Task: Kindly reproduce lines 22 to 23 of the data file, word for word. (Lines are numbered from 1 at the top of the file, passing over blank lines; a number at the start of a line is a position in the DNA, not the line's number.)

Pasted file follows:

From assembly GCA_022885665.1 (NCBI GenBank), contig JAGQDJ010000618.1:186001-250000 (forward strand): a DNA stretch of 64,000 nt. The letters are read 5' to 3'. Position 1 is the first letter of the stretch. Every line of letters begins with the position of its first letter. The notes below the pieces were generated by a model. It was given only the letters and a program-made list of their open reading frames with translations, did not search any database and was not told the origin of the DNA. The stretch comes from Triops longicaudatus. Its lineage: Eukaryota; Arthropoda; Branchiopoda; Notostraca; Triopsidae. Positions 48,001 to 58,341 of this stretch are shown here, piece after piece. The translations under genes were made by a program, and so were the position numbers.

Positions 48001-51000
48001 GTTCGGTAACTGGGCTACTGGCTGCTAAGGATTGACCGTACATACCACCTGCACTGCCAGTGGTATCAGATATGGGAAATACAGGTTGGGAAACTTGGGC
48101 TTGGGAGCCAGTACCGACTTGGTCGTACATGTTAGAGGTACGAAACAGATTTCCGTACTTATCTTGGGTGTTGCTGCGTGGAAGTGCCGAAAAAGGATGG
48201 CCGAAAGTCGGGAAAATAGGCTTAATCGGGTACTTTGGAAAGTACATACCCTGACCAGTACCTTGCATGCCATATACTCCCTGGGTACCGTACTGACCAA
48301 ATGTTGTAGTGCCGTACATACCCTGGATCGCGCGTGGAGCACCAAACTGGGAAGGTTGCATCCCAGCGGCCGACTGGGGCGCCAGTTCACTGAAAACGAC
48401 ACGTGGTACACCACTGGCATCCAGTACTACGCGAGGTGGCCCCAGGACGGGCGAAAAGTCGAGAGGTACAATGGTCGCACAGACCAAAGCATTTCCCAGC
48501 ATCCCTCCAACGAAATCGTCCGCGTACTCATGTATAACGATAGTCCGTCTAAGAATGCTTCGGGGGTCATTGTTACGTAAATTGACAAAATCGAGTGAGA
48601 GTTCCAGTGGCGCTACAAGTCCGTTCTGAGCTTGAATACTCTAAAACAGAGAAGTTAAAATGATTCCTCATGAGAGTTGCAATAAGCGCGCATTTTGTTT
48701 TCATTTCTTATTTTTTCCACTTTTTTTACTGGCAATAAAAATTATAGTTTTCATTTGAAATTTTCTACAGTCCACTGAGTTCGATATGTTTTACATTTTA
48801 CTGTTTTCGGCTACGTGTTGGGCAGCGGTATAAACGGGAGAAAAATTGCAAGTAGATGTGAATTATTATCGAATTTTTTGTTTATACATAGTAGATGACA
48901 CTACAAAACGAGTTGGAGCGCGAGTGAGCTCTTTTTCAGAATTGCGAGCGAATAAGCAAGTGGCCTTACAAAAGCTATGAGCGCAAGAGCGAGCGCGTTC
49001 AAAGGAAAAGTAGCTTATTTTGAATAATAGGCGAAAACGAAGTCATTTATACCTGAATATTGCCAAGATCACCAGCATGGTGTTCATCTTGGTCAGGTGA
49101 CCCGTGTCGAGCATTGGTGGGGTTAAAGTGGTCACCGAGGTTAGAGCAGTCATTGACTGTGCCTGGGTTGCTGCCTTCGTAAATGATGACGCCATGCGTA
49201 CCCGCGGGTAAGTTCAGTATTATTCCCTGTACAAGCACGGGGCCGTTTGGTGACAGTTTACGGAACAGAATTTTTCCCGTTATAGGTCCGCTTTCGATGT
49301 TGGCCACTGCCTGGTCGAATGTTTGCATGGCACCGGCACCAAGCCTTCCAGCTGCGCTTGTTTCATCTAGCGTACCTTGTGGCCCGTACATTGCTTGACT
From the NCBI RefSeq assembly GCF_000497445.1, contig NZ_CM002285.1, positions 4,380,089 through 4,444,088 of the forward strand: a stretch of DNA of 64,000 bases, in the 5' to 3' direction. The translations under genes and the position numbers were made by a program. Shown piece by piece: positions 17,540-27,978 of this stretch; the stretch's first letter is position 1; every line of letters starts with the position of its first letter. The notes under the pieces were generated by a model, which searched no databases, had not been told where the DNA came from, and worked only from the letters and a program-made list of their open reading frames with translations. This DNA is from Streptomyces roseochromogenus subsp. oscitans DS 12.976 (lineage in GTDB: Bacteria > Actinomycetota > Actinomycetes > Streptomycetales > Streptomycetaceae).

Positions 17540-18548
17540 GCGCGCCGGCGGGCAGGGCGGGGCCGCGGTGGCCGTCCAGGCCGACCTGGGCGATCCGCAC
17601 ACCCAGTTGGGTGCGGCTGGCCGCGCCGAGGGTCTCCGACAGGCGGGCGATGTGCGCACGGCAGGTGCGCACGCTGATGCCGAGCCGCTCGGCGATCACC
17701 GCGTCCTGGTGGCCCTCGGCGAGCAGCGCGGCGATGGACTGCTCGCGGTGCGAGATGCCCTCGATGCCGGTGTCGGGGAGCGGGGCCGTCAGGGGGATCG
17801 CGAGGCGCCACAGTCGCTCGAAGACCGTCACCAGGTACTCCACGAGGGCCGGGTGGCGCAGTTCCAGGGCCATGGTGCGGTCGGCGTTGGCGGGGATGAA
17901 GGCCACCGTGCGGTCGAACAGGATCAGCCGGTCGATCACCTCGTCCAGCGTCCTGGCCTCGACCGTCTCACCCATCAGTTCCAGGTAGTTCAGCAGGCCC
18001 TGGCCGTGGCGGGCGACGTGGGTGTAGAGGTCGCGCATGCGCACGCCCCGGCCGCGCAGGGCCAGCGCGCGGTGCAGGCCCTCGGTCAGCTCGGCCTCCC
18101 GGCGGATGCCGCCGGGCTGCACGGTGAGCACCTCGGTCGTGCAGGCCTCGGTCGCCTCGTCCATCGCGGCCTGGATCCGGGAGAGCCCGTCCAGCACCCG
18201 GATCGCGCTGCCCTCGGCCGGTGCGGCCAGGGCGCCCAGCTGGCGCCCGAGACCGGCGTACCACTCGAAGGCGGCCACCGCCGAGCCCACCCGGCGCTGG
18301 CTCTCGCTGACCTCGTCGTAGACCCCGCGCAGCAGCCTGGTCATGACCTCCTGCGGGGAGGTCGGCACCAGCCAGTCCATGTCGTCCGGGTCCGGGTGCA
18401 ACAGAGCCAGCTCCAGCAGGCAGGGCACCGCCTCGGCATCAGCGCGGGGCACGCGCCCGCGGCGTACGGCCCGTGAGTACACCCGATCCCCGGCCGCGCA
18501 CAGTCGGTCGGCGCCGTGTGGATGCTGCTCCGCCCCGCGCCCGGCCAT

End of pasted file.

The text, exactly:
17801 CGAGGCGCCACAGTCGCTCGAAGACCGTCACCAGGTACTCCACGAGGGCCGGGTGGCGCAGTTCCAGGGCCATGGTGCGGTCGGCGTTGGCGGGGATGAA
17901 GGCCACCGTGCGGTCGAACAGGATCAGCCGGTCGATCACCTCGTCCAGCGTCCTGGCCTCGACCGTCTCACCCATCAGTTCCAGGTAGTTCAGCAGGCCC